“I felt numb. I didn’t really know what to feel. I didn’t even cry until I got on the bus the next day, and that’s when it all hit me,” Talilo Marfil said. He was talking about his son’s death.
At this year’s Story Arc workshop, led by SOJC Multimedia Journalism master’s program co-directors Sung Park and Wes Pope, the other members of my team and I learned what it means to enter the dark territories of someone’s past in order to tell his story.
We were the green team, coached by Andrea Wise, an accomplished photographer and editor from New York. Our simple goal was to make the world a better place through visual storytelling. Supplied with cameras from Canon, monitor-recorders from Atomos and coaches who would push us hard, we were more than ready to tell an impactful story from the streets of Portland.
A story worth telling
Marfil, 26, was homeless in his teens. He had an abusive father. He was addicted to meth. He remembers having a pistol, robbing people and contemplating suicide. His mother contracted cancer while he served time in prison. He held his deceased son in his hands after he was born. These dramatic circumstances amounted to a lifestyle that, to him, was overdue for a change.
Marfil said hearing that his mother had cancer was a defining point in his life. “It made me want to change the way I was living because I couldn’t be there for her at all,” he explained.
He is has since embarked on a much different path: A hole he once filled by hurting others is now filled with purpose.
Today, Marfil is a teacher for Step Up, where he uses rap music, one of his biggest passions, to teach school subjects. He has also used his music to mentor Portland’s youth, and he is on the board of directors for Outside the Frame, an organization that gives homeless and marginalized youth opportunities to make and appear in films, gaining real-world experience.
Capturing a day in the life
The day I met Marfil — the first full day of the Story Arc workshop — I rose from bed at 4:45 a.m. I unplugged the batteries from the wall that had charged during my short night’s sleep and placed them into my Canon 100’s battery slot. After I got dressed, I skipped my morning shower to eat a quick snack at a nearby Starbucks. Thank God it opened at 5 a.m.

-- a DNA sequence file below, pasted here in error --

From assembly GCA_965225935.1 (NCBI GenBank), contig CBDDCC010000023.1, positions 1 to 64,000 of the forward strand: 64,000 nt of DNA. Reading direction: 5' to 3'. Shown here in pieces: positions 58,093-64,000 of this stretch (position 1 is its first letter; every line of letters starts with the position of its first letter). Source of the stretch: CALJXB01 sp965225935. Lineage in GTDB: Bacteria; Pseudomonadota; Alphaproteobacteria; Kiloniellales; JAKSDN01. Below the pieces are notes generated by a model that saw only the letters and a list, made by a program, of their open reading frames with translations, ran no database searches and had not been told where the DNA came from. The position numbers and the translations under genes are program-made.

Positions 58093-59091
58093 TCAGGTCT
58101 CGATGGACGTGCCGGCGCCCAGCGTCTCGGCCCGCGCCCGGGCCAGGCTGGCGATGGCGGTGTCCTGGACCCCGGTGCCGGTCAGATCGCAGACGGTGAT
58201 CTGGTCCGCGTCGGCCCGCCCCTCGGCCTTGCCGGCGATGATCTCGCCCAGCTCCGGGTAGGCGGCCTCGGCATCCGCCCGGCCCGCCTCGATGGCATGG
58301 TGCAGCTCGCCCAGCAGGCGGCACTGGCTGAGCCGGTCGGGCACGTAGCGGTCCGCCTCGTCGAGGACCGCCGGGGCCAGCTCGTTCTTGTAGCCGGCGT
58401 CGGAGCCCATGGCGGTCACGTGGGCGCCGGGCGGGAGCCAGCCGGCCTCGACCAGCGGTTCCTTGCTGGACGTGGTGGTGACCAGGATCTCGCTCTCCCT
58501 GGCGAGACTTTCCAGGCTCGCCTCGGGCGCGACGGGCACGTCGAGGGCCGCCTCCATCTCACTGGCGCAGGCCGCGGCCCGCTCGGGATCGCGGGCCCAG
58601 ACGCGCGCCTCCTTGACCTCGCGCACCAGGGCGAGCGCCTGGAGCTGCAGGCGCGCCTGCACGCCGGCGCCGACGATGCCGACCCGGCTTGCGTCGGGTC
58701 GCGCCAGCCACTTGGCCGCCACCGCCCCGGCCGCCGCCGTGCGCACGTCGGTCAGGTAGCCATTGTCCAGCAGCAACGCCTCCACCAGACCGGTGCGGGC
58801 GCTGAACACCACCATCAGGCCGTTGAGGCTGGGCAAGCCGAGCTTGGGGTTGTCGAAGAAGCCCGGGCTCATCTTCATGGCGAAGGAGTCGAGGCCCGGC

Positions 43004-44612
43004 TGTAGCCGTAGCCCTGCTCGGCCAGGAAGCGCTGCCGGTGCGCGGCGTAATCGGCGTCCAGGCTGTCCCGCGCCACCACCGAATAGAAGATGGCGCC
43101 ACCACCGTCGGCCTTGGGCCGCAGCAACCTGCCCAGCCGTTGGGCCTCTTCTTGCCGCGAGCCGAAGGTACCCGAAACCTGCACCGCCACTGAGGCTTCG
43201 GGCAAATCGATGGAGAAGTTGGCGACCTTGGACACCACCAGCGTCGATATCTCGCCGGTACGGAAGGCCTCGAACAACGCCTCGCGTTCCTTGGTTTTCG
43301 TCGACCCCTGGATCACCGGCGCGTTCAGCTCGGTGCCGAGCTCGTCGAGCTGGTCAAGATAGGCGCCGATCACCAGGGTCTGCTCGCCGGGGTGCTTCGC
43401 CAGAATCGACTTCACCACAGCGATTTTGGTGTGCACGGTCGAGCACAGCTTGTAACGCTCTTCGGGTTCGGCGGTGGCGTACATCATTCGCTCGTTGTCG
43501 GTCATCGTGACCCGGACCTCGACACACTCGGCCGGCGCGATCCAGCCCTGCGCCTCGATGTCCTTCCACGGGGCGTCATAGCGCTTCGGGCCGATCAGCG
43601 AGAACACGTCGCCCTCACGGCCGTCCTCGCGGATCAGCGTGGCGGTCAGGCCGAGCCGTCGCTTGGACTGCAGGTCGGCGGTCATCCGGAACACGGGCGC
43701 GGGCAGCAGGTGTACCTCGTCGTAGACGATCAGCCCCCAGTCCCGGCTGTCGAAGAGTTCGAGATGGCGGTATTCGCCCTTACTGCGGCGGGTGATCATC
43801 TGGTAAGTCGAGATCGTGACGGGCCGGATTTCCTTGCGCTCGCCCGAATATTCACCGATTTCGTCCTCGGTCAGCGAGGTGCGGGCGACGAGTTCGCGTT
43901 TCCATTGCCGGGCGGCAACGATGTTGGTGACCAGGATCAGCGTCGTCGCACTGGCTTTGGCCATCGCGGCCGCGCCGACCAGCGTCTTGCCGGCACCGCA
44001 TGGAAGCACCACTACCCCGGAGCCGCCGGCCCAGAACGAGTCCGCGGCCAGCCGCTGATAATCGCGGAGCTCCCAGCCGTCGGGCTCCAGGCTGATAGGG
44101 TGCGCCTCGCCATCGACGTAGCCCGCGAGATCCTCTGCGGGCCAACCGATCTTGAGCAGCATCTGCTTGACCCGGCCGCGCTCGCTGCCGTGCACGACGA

First, we filmed Marfil playfully waking his girlfriend up with a pillow upside the head and jogging with his dog along the waterfront. Then we ate lunch with him. Next, we filmed him working at Outside the Frame and walking through a homeless camp as he told his story. Over the next three days, we would film him rapping on stage at a nightclub, editing a music video in his college multimedia class and much more.
Throughout the course of production, we learned much about the time management skills it takes to shoot a documentary. Following Marfil’s busy schedule wherever it led us, we gained hours of footage, knowing that we would use only five minutes of it.
To focus our efforts, we brainstormed possible themes: finding hope, lightness and darkness, overcoming adversity. With these themes in mind, we could be more intentional on our shoots — one of the most important lessons I learned during the workshop.
There’s no question that it took teamwork to build our film during the production workshop. We had long discussions about our story and often had to go back to the drawing board. Even during the post-production workshop, when our editor was the only one there, we discussed rough-cut previews she made via FaceTime and text messages.
The coaches at this year’s workshop were incredibly insightful and experienced, and I appreciated their thoughtful feedback on the students’ work. Some of us presented samples of our work from the past to a large group and received helpful suggestions in return. This was our main classroom, but the majority of our learning came from shooting on the go, capturing our stories as they unfolded at a rapid pace.
Following the story’s arc
Eventually, our team found the story we wanted to tell.
“I found beauty in the darkness,” Marfil told us in an interview.
He was dealt a difficult hand in life, due both to poor circumstances and his own faults, but he found a way to turn it into something positive. This idea seemed to capture his story well. We tried to emphasize the darkness of his past visually in the film, which we wouldn’t have thought of doing had we not brainstormed themes.
As we finished our last interview with Marfil and walked into the screening room to show a snippet of our film to the class, I was glad he was there to see it. The feelings of gratitude were mutual. At that point, he wasn’t just a subject in our film; he had become a good friend because of the trust we had built during the journey we embarked on together.